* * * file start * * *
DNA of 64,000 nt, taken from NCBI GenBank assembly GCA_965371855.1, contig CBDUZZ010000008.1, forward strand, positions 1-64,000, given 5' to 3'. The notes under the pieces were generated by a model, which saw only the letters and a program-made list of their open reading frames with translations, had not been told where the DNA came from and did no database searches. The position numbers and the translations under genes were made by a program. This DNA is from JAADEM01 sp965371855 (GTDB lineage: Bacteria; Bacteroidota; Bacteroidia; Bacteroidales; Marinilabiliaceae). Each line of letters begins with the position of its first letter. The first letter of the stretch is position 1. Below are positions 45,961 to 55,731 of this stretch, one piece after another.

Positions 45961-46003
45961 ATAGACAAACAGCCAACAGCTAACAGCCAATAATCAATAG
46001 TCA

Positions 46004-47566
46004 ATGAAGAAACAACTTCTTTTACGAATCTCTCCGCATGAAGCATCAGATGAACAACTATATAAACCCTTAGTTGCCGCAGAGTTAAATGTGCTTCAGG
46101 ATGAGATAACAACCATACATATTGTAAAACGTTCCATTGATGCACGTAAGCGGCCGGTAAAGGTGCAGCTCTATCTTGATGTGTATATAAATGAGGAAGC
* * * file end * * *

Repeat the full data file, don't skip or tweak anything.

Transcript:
DNA of 64,000 nt, taken from NCBI GenBank assembly GCA_965371855.1, contig CBDUZZ010000008.1, forward strand, positions 1-64,000, given 5' to 3'. The notes under the pieces were generated by a model, which saw only the letters and a program-made list of their open reading frames with translations, had not been told where the DNA came from and did no database searches. The position numbers and the translations under genes were made by a program. This DNA is from JAADEM01 sp965371855 (GTDB lineage: Bacteria; Bacteroidota; Bacteroidia; Bacteroidales; Marinilabiliaceae). Each line of letters begins with the position of its first letter. The first letter of the stretch is position 1. Below are positions 45,961 to 55,731 of this stretch, one piece after another.

Positions 45961-46003
45961 ATAGACAAACAGCCAACAGCTAACAGCCAATAATCAATAG
46001 TCA

Positions 46004-47566
46004 ATGAAGAAACAACTTCTTTTACGAATCTCTCCGCATGAAGCATCAGATGAACAACTATATAAACCCTTAGTTGCCGCAGAGTTAAATGTGCTTCAGG
46101 ATGAGATAACAACCATACATATTGTAAAACGTTCCATTGATGCACGTAAGCGGCCGGTAAAGGTGCAGCTCTATCTTGATGTGTATATAAATGAGGAAGC